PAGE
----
Old-time Reel in A Dorian / Intermediate

This a great tune for learning fourth finger (pinky). I usually teach this first once a student gets stronger with fourth finger.

Learning Chunks

I’ve made some “Learning Chunks” to help you learn more easily. These focused exercises contain sheet music, tabs and mp3 snippets to guide you on your fiddle journey. The idea is to start with small musical bits, get good at those, and then put them together into bigger pieces until you have the whole tune. I call it Micro-practice.

For those of you who read (or want to read), all snippets use this key and time signature:


Warm up with A major scale using A drone.

Practice idea:

Practice the first quarter of the A part in a lower octave: D1-A0-0-1-0-D3

Then alternate between the two octaves: D1-A0-0-1-0-D3 | E0-3-3-4-3-L2

A part, third quarter

Third quarter: E0-3-3-4-3-L2-E0-3-3-4-3-L2

A part, fourth quarter


Centering on sound

Let’s pause for a moment and pay attention to how we practice. 

  • Just hold the fiddle in a relaxed manner and breathe evenly.
  • Just play an open D string. 
  • Put your full intention into relaxing your body, breath, and mind.
  • Simply enjoy the sound. 
  • Next, return to the D major scale, keeping that same good sound and relaxed feel you had on the open D until the scale sounds just as good. 
  • Review the A part, keeping that same good sound and relaxed feel you had on D major scale until the tune sounds just as good.
  • Cool, now that you’ve centered yourself, let’s continue to learn this awesome tune. ? ?

B part, first quarter

B part, second quarter

Second quarter: (D1-3)-A0-D3-A0-1-L2-3-E0-1-0-0*

*The recording has just a long E0 (half note) at the end of this phrase. It’s a little easier to split up the long note

B part, third quarter

Third quarter: A0-0-L2-1-0-D3-A1-0-1-0-D3-1

B part, fourth quarter

Further Practice

Practice the song at your own pace with this drone track.

Drone in A – No Beat

Use this to practice the whole tune.

Full Tabs, Audio & Sheet Music

A part

First quarter: E0-3-3-4-3-L2-E0-3-3-4-3-L2

Second quarter: E0-A3-E0-1-L2-1-L2-1-E0-A3-E0-1-L2-1-L2-1

Third quarter: E0-3-3-4-3-L2-E0-3-3-4-3-L2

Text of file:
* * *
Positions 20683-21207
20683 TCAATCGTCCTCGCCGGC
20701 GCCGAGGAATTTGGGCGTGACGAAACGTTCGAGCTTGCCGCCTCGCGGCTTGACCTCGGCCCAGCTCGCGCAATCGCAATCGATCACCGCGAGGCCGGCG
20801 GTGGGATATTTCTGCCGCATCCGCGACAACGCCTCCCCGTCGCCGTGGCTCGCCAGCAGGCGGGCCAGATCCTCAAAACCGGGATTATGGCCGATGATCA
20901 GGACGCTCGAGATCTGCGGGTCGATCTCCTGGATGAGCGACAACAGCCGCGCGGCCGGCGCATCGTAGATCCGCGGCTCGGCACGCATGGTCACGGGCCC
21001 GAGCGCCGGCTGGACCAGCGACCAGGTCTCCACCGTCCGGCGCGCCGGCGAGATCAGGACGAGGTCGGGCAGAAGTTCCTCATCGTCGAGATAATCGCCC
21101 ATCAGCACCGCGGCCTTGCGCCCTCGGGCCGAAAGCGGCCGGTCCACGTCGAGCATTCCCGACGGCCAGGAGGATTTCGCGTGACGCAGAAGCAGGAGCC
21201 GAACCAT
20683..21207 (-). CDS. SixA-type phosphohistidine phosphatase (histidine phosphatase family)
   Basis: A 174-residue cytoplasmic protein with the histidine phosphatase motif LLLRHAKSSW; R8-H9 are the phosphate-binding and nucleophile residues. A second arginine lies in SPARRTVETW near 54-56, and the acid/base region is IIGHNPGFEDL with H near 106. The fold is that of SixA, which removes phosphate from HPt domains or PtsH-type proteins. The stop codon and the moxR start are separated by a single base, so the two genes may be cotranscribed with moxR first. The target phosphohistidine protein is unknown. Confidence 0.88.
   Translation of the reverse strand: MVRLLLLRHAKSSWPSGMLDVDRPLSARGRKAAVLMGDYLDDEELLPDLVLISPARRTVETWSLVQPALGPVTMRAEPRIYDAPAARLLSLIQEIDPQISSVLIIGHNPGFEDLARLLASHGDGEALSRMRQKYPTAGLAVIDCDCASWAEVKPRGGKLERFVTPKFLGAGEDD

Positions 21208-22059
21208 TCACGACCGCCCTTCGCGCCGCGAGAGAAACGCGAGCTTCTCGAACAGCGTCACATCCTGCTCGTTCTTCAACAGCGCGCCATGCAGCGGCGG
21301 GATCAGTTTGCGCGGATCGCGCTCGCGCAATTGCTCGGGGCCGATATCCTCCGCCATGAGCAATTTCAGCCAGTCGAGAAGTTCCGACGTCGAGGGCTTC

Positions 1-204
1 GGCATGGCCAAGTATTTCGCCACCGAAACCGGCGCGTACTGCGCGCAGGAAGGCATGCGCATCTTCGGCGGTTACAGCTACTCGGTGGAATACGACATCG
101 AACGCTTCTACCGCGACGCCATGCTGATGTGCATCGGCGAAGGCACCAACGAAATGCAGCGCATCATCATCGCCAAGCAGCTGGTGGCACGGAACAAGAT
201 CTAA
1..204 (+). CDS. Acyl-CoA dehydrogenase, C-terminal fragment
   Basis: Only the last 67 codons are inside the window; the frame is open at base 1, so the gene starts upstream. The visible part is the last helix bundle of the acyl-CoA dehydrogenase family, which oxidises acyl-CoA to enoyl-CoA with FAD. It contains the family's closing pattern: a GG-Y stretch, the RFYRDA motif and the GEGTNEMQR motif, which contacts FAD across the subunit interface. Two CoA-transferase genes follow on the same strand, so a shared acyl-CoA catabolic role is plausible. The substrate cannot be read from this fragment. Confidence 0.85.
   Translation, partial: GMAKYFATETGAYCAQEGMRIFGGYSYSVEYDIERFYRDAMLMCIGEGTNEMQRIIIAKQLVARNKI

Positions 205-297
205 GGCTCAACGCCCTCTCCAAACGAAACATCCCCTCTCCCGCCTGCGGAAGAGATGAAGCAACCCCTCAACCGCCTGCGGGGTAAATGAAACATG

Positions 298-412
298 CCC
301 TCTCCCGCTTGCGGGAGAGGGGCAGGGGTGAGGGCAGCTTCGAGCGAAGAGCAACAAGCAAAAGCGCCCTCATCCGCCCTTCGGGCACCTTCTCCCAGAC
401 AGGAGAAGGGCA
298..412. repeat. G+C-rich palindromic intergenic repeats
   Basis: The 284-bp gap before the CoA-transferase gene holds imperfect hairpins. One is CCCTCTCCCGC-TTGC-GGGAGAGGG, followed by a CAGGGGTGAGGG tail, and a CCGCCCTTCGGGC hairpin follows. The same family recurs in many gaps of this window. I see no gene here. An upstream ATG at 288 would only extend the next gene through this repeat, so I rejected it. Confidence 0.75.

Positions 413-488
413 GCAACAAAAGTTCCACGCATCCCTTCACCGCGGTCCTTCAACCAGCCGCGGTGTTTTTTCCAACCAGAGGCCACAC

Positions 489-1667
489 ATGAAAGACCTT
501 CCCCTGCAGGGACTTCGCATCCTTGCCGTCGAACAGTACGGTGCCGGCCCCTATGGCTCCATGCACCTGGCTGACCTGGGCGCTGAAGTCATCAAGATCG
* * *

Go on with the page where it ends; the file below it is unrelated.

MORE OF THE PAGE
Fourth quarter: E0-A3-E0-1-L2-1-L2-1-E0-A3-L2-0

B part

First quarter: A0-0-L2-1-0-D3-A1-0-1-0-D3-1

Second quarter: (D1-3)-A0-D3-A0-1-L2-3-E0-1-0-0*

*The recording has just a long E0 (half note) at the end of this phrase.

Third quarter: A0-0-L2-1-0-D3-A1-0-1-0-D3-1

Fourth quarter: (A0-1)-L2-1-0-L2-1-0-D3-A0-1-0-0

Play Along Track – Full Tune – 55 bpm

Play Along Track – Full Tune – 65 bpm

Play Along Track – Full Tune – 75 bpm

Play Along Track – Full Tune – 85 bpm

Play Along Track – Full Tune – 95 bpm



Sheet music video

Learn to intuitively read sheet music with this animated video. If you’re an absolute beginner, then I suggest you don’t worry about fo it for the moment.

This is here for continuing students who want to learn about sheet music. It’s part of the Note-Reading For Fiddlers course.

Continue on to Mix Up Your Music Practice With Interleaving >>

Return to top of Module 2.1 >>

Leave a Reply

7 responses to “Hobart’s Transformation

    1. Kris, great suggestion. I will add this to our request list.

      Something I find helpful to dial a bowing pattern is to initially eliminate the fingerboard hand and simply bow open strings (example for bar 1: E0 – long long short short short short, example for bar 3: E0-A0-E0-0-0-0-0-0)
      And slowing the rhythms way down and slowly working up speed as we are ready.

      Also, there are some useful bowing technique lessons you may find helpful: